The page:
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'Bee Movie' director to host screening at Insect Fear Film Festival


Bee Movie
Click photo to enlarge
Photo courtesy Paramount
A free screening of “Bee Movie,” hosted by its director, Simon J. Smith, will begin at 7:30 p.m. Festivities begin at 6 p.m.

Diana Yates, Life Sciences Editor

CHAMPAIGN, Ill. — It’s insect fear from the insect’s perspective this year at the Insect Fear Film Festival at the University of Illinois, with a free screening of “Bee Movie,” hosted by its director, Simon J. Smith.

The festival will commemorate its 25th year with many other insect-related activities, including a screening of the HBO documentary, “Inside the Hive: The Making of ‘Bee Movie,’ ” and a viewing of “Antz,” which Smith also contributed to as head of layout.

Entomology professor and department head May Berenbaum founded the festival in 1984. The festival normally celebrates movies that exploit the human fear of insects. This time, the audience gets a peek at what our most domesticated insects think of us.

“This is what insects fear about humans,” Berenbaum said. “Here the bees in the movie are quite agitated about their exploitation at the hands of humans.”

Last November Berenbaum rented a theater and took the entire entomology department to see “Bee Movie,” an experience that led her to invite Smith to be a part of this year’s festival.

And while some have complained that “Bee Movie” isn’t entomologically correct, Berenbaum has no problem with the way the critters are depicted. Most people know that insects have six legs instead of four, she said, and that – unlike the male dominated hive in “Bee Movie” – in actuality male drones don’t do much of anything except wait for the opportunity to mate with a virgin queen.

“They’re not making a documentary here,” Berenbaum said. “The point is it’s supposed to be funny.”

Bee Movie still
Click photo to enlarge
Photo courtesy Paramount
It’s insect fear from the insect’s perspective this year at the Insect Fear Film Festival, with the feature films "Bee Movie," above, and "Antz."

She noted that Homer Simpson doesn’t have the right number of fingers, either, and that mice don’t usually win battles of wit with cats, as in the Tom and Jerry cartoons.

The great thing about many animated insect films is that they invert our normal sense of reality, she said. “And at least conceptually the movie was right on target in saying that bees provide exceptionally useful pollination services.”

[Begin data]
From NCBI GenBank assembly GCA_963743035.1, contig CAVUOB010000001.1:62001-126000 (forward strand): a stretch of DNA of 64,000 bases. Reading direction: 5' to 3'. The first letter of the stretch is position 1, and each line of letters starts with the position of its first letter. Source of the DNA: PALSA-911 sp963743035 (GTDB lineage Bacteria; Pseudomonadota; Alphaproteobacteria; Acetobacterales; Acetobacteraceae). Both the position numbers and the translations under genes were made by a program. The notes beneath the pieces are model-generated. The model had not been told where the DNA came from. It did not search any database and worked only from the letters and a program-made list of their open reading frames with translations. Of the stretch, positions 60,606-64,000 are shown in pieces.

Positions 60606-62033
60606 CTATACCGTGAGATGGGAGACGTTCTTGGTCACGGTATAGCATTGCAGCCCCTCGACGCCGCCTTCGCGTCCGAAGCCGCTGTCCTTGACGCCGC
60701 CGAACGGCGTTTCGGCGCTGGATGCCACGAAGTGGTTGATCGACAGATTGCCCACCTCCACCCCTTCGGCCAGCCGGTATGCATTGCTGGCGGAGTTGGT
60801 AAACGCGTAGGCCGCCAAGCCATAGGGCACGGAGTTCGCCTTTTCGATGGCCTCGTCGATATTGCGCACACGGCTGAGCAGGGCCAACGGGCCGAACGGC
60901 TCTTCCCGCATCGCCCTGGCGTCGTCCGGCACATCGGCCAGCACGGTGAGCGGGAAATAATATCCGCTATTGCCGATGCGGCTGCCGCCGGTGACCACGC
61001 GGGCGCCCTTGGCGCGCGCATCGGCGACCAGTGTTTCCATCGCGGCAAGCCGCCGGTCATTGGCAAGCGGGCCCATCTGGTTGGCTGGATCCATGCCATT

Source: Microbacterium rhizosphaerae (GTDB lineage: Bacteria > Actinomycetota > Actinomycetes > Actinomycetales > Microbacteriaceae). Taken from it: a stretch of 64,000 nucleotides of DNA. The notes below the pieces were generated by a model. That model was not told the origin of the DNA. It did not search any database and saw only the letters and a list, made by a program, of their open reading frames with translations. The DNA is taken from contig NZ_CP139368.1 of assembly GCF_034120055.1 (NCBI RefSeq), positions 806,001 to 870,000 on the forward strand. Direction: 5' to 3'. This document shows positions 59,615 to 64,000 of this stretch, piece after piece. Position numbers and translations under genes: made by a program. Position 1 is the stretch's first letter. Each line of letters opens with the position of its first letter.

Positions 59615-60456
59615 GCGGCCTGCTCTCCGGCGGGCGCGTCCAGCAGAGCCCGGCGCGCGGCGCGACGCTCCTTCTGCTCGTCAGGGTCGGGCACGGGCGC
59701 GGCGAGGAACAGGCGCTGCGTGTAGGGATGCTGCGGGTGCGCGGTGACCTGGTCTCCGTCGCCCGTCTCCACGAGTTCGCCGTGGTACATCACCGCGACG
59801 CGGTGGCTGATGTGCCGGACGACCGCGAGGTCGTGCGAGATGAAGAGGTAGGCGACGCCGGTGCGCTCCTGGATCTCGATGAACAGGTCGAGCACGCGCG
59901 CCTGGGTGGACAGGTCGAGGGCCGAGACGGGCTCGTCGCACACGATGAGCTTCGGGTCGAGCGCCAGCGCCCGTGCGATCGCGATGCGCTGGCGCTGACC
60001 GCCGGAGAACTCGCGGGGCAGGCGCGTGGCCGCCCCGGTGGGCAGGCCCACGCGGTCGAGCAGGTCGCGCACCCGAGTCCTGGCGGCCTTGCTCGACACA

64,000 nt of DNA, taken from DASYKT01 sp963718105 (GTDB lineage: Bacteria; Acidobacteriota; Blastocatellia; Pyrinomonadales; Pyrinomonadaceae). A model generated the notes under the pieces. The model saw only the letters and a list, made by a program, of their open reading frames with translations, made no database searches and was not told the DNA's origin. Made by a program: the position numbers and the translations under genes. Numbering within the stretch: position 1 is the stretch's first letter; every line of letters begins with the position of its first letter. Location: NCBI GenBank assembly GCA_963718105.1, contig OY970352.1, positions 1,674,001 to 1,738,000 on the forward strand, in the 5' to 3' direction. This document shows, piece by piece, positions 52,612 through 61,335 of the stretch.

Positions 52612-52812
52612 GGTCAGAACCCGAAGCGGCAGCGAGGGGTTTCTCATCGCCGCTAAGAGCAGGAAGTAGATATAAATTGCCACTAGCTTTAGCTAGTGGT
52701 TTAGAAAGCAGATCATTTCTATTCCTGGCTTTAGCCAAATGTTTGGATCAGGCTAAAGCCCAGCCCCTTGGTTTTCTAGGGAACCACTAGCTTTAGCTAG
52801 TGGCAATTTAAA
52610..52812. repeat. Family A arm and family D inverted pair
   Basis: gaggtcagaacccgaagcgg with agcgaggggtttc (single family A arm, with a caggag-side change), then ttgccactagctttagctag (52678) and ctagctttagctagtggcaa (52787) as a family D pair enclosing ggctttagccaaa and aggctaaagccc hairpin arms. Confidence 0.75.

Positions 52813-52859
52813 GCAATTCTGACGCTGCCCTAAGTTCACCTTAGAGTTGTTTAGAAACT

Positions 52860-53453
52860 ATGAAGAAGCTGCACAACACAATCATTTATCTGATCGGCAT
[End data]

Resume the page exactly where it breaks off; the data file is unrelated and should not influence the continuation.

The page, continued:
“We see ‘Bee Movie,’ and its predecessor, ‘Antz,’ as a celebration of not just insect biology but the ability to draw parallels between insect biology and human biology,” she said. “It’s a venerable tradition, dating back even before Aesop’s famous take on the ant and the grasshopper.”

Doors will open at 6 p.m. on Saturday (Feb. 23) at the Foellinger Auditorium, 709 S. Mathews Ave., Urbana. Early activities include an insect petting zoo and honey tasting. Courtesy of the U. of I. Beckman Institute’s Imaging Technology Center, Bugscope will provide a peek through a scanning electron microscope for an “up close and personal look at various bits and pieces of bees that are not usually visible to the naked eye,” Berenbaum said. Face painting will be available, and entomology graduate students will do their best to demonstrate the “waggle dance” that foraging Western honey bees perform upon their return to the hive with pollen or nectar to inform their nestmates as to where they’ve been.

Opening remarks will begin at 7 p.m., and winners of the 2008 Insect Fear Film Festival art contest will be announced. A trailer for “Bee Movie” will begin at 7:30 p.m., followed at 7:35 p.m. with a screening of the movie. At 9 p.m. Smith will answer questions, followed by a screening of the HBO documentary at 10 p.m. and “Antz” at 10:30 p.m.

For more information about the Insect Fear Film Festival, please go to:

Editor’s note: To reach May Berenbaum, call 217-333-7784; e-mail: